South Sudan is the world’s newest country, gaining independence in 2011 after a decades-long civil war. Yet the euphoria of that moment was short-lived, ending in December 2013 when an internal political dispute between South Sudanese President Salva Kiir and then vice president Riek Machar exploded into a lengthy ethnic conflict.
Six years later, an estimated 400,000 people have been killed and over 4 million have been forced from their homes. Today, the country is struggling to achieve its second attempt at a peace agreement. Although this deal has suffered setbacks, it is probably South Sudan’s best hope for peace.
Who are the players?
The conflict began when a political quarrel between South Sudanese President Salva Kiir and then vice president Riek Machar led to the eruption of violence between both leaders’ presidential guards, who were each drawn from the two largest ethnic groups in South Sudan. Kiir later called the clash a thwarted coup d’état.
As the conflict dragged on, the two camps splintered into various armed rebel groups. The 2018 peace agreement now includes twelve armed and political groups as signatories.
What is driving the conflict?
The spark for the 2013 conflict lay in Riek Machar’s alleged plans to challenge Salva Kiir as leader of the ruling Sudan People’s Liberation Movement (SPLM). Kiir subsequently sacked Machar and his supporters from the cabinet.
Longstanding ethnic divisions within South Sudan’s security forces led to the easy fragmentation of the military on each side of this political dispute. Those from the Dinka ethnic group supported Kiir, and those from the Nuer ethnic group joined Machar. The conflict spread quickly, and ethnically motivated violence between the Dinka and the Nuer engulfed large parts of the country.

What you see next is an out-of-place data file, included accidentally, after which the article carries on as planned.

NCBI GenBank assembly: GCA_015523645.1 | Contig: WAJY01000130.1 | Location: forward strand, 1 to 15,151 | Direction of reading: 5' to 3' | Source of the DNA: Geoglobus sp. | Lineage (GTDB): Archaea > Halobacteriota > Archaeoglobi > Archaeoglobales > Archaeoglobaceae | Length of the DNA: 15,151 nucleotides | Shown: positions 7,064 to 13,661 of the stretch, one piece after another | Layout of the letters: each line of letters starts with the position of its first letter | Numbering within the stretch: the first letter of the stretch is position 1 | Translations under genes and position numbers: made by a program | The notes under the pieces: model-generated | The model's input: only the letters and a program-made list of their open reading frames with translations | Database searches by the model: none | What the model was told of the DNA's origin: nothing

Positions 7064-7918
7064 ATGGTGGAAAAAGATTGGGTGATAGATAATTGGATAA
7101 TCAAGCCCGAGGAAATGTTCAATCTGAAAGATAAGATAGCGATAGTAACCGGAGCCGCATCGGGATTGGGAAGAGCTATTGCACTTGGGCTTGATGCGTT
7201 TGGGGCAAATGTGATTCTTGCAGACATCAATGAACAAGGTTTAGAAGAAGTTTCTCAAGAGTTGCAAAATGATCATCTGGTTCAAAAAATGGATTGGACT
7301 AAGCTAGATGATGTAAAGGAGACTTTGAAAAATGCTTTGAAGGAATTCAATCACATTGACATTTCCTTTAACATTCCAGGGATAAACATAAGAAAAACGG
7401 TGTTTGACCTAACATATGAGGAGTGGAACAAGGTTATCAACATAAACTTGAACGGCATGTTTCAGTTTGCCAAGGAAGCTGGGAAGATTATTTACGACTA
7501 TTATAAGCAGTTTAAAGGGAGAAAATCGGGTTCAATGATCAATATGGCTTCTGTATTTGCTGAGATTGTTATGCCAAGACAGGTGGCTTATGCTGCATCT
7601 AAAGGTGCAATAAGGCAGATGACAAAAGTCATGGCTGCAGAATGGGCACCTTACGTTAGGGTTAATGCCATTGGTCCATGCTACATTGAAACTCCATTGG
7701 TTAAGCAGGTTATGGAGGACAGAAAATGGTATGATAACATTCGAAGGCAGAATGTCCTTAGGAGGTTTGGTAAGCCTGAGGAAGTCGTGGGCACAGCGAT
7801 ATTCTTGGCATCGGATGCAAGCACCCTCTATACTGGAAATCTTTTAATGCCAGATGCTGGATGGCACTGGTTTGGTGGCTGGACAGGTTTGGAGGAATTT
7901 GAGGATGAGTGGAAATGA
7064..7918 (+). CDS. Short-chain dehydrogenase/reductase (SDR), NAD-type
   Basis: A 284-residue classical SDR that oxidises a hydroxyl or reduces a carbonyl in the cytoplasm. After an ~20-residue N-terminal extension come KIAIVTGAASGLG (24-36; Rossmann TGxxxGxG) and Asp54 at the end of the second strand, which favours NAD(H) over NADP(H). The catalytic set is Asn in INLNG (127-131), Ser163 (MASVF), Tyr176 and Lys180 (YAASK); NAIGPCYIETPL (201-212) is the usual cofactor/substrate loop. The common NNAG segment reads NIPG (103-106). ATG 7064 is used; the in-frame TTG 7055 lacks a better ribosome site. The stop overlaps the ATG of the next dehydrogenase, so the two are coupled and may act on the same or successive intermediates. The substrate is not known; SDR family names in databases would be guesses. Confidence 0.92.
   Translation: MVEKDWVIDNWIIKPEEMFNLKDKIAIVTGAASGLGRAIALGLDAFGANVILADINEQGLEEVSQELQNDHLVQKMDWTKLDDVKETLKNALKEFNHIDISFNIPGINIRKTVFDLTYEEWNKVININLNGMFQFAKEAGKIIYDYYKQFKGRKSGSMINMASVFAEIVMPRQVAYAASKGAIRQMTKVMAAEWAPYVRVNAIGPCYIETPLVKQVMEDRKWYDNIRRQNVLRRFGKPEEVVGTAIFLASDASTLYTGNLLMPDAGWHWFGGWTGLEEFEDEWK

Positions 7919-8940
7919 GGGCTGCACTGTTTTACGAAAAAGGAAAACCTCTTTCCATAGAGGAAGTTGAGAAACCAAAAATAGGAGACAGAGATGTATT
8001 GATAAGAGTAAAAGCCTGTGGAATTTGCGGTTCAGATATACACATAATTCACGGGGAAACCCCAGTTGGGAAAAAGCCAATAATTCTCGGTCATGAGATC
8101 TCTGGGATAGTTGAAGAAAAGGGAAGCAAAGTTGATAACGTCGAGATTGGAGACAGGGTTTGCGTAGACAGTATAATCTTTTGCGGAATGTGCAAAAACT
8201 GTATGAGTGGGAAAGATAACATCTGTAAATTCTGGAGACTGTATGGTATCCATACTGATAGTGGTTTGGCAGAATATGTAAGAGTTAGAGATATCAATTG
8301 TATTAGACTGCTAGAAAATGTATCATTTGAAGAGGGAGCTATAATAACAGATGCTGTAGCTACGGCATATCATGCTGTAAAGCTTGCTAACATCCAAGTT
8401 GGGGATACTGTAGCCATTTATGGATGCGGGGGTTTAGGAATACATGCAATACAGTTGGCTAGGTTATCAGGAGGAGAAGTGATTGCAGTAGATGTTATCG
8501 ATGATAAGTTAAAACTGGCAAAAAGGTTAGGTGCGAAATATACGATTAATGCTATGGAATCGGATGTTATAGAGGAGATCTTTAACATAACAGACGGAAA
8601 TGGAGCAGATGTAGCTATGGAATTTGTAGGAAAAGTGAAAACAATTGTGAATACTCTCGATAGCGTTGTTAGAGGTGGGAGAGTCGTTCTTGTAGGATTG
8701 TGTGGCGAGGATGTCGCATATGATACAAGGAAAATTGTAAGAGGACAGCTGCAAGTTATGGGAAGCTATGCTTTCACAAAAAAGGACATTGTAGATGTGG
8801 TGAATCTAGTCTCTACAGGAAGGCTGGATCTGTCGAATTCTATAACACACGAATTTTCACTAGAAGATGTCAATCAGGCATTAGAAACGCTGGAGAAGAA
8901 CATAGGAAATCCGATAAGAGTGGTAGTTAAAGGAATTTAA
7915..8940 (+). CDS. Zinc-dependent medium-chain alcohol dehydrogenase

In August 2015, the Intergovernmental Authority on Development, a trade bloc made up of eight countries in the region, brokered the first peace effort, the Agreement on the Resolution of the Conflict in South Sudan. But the deal immediately ran into obstacles from both sides, particularly after Kiir issued a unilateral decree that increased the number of states in South Sudan from ten states, as laid out in the peace agreement, to twenty-eight and then thirty-two states.
Why the argument over states? The number of states, and their boundaries, would determine how land and resources would be shared out between the warring factions’ political and ethnic strongholds.
Fighting between the two rival forces resumed in June 2016, leading Machar to flee the country on foot. The fresh violence destabilized new parts of the country and further complicated the political and security arenas with new breakaway factions and armed groups.
In September 2018, both parties signed the Revitalized Agreement on the Resolution of the Conflict in South Sudan. The revamped deal seeks to offer a roadmap to resolve these thorny issues. It recommends including new entrants into the conflict in an expanded transitional government and integrating the many armed groups into a single security force. It also calls for an Independent Boundaries Committee to establish the number and boundaries of states in the leadup to the formation of the new government.
What is happening now?